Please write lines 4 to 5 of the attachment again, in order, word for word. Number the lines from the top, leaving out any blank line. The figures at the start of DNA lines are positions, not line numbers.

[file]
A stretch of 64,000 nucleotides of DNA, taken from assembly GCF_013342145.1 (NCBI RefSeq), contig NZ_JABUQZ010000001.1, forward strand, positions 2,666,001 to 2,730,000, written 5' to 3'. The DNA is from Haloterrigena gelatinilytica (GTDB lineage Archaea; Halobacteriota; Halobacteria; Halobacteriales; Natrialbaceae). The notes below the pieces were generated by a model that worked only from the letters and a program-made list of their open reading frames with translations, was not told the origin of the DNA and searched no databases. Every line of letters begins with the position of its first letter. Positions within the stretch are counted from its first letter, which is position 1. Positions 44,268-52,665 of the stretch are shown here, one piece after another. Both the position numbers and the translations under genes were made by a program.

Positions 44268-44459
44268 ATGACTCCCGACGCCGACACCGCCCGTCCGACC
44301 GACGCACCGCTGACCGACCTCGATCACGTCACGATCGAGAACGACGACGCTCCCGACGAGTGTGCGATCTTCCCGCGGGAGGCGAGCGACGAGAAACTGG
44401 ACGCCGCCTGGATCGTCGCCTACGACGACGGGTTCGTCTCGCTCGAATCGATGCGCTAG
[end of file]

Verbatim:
44301 GACGCACCGCTGACCGACCTCGATCACGTCACGATCGAGAACGACGACGCTCCCGACGAGTGTGCGATCTTCCCGCGGGAGGCGAGCGACGAGAAACTGG
44401 ACGCCGCCTGGATCGTCGCCTACGACGACGGGTTCGTCTCGCTCGAATCGATGCGCTAG